A week after conservatives made major gains in the 1980 elections, the National Conservative Political Action Committee announced yesterday that it has tentatively targeted 20 senators for defeat in 1982.
The new NCPAC target list includes 17 Democrats and three Republicans, and is headed by such well-known Democratic liberals as Edward M. Kennedy (Mass.), Donald W. Riegle Jr. (Mich.), Howard M. Metzenbaum (Ohio) and Paul S. Sarbanes (Ms.).
The list also includes Democrats generally considered more moderate, including Henry M. Jackson (wash.) and Daniel P. Moynihan (N.Y.), as well as Republicans Robert T. Stafford (Vt.), John H. Chafee (R.I.) and Lowell P. Weicker Jr. (Conn.).
NCPAC chairman Terry Dolan said that not all 20 men will end up as targets of the independent conservative organization in 1982. He said the final list will depend on estimates of each senator's vulnerability, the nature of his primary or general-election opposition and whether he moves to the right in the next two years.
If the targeted senators became conservative, Dolan said, they would "automatically remove most of the opposistion" to their reelection.
Pressuring Congress to move to the right was clearly one reason for the early announcement of the target list for 1982. Underscoring this point, Dolan said that the results of last week's election, in which a number of prominent liberal Democrats were defeated and the Republicans gained control of the Senate for the first time in 26 years, represented "a massive conservative mandate."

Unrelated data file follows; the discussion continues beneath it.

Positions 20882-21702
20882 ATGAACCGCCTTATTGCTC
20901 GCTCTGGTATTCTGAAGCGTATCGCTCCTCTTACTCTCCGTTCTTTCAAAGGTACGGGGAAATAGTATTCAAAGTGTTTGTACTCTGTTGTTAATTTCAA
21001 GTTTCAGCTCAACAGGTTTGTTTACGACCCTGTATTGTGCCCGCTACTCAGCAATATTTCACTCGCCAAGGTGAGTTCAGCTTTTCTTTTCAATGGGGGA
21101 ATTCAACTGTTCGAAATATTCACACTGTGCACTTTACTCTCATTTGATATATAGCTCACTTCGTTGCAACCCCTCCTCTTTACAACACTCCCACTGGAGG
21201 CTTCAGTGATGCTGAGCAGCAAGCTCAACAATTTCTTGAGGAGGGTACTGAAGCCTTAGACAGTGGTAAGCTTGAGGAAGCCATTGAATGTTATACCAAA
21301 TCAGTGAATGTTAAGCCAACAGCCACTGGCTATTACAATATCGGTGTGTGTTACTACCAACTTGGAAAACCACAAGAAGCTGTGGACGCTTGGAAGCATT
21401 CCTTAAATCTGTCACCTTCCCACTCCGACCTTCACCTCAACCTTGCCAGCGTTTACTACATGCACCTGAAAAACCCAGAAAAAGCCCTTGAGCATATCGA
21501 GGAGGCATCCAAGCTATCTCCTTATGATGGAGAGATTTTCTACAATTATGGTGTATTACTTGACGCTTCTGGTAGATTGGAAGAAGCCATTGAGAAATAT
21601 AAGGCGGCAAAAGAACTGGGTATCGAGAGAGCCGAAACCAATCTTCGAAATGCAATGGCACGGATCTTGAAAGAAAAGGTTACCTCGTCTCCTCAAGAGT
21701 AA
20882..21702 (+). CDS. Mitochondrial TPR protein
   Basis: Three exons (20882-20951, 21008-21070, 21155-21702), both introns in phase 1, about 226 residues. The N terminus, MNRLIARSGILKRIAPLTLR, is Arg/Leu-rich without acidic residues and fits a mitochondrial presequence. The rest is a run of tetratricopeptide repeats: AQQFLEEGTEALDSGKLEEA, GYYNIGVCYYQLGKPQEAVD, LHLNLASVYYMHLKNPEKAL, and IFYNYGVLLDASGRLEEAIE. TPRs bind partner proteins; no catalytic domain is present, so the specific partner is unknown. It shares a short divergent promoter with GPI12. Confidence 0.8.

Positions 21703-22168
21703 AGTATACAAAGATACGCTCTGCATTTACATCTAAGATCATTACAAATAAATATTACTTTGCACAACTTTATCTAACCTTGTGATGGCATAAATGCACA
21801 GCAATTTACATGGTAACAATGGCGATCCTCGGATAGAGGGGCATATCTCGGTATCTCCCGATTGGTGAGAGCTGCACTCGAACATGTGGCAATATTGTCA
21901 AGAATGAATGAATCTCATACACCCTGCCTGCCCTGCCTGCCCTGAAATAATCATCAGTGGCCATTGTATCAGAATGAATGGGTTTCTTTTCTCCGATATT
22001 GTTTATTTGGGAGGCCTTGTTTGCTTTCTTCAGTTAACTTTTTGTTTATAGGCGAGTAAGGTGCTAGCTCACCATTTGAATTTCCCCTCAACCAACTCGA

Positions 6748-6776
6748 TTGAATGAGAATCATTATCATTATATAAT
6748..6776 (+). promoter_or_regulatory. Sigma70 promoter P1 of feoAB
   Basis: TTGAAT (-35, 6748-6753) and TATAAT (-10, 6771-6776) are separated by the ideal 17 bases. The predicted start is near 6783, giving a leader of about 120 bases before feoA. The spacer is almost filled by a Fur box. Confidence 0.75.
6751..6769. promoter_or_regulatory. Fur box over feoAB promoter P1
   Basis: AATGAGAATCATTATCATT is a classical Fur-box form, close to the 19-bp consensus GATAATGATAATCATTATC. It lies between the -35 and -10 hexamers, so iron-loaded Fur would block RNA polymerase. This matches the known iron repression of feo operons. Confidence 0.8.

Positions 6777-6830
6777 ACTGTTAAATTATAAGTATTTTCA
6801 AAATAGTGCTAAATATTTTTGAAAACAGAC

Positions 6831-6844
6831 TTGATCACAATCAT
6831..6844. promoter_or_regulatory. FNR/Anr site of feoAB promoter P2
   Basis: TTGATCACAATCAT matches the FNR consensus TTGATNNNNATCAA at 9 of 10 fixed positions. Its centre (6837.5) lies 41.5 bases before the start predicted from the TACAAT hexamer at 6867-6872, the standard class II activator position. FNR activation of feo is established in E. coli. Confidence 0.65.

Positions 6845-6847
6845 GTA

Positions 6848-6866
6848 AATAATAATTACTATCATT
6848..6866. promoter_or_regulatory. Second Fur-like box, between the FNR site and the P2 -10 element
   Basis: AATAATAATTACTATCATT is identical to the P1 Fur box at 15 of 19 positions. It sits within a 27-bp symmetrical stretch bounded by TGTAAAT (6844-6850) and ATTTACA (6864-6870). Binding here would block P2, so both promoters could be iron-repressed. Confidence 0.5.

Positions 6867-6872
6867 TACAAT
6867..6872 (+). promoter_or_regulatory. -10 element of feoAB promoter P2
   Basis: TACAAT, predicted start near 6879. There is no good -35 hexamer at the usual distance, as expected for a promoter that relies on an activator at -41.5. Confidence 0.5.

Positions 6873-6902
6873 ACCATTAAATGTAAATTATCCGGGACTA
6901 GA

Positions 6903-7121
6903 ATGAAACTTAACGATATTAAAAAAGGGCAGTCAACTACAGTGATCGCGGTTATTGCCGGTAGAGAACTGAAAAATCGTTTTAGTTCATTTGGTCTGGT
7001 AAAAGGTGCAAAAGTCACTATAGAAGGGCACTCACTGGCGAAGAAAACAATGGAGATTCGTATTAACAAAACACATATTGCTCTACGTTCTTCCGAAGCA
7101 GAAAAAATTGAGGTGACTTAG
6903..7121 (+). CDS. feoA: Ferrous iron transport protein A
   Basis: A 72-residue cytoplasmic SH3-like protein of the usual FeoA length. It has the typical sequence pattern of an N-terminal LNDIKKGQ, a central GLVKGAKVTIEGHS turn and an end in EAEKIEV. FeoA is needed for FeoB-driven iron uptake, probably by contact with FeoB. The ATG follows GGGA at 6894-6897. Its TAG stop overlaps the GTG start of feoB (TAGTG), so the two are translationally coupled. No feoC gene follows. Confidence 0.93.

"Liberals ought to be very intimidated by the mood of the American public," he said.
Under federal election laws, NCPAC and other independent political organizations are able to pour millions of dollars into political races so long as the groups have no contact with the candidates they are backing.In the 1980 elections, Dolan estimated, NCPAC's "independent expenditures" in the six Senate races it targeted totaled $1.2 million.
In four of those races, the liberal Democratic targets -- Birch Bayh (Ind.), John Culver (Iowa), George McGovern (S.D.) and Frank Church (Idaho) -- were defeated by conservatives. The other two NCPAC targets, Alan Cranston (Calif.) and Thomas F. Eagleton (Mo.), survived.
In 1982, Dolan said, NCPAC expects to target more than six races from the list of 20 and to have independent expenditures of more than $2 million. In addition, he said the organization is considering going after key Democratic liberals in the House, including current Majority Leader Jim Wright (Texas), Morris K. Udall (Ariz.) and Phillip Burton (Calif.).
In devising its list of 20 targets for 1982, NCPAC relied on 10 test votes by the senators. According to the organization, senators were "wrong" if they supported the Panama Canal treaties, additional federal aid for New York City, the strategic arms limitation treaty (SALT II) and creation of the Energy Department, and opposed the Kemp-Roth tax-cut bill and the B1 bomber.
Dolan said some of the 20 senators are on the list because "they are extremely vulnerable in primaries, the don't represent their states" and on "key issues they almost always flake off." He cited Democrats Lloyd M. Bensten (Texas), Lawton Chiles (Fla.) and Dennis DeConcini (Ariz.).
Dolan said NCPAC does not plan to play an active role in the selection of Ronald Reagan's Cabinet. Nor will the organization attempt to remove Sen. Howard H. Baker Jr. (Tenn.) as the Senate Republican leader, Dolan said. He called Baker a "bad leader" but compared him with "a drunken distant relative" who could do the new administration little harm.
Other Senators on NCPAC's 1982 target list are Harrison A. Williams Jr. (N.J.), Quentin N. Burdick (N.D.), John Melcher (Mont.), Spark M. Matsunaga (Hawaii), William Proxmire (Wis.), Robert C. Byrd (W.Va.), Jim Sasser (Tenn.) and Howard W. Cannon (Nev.).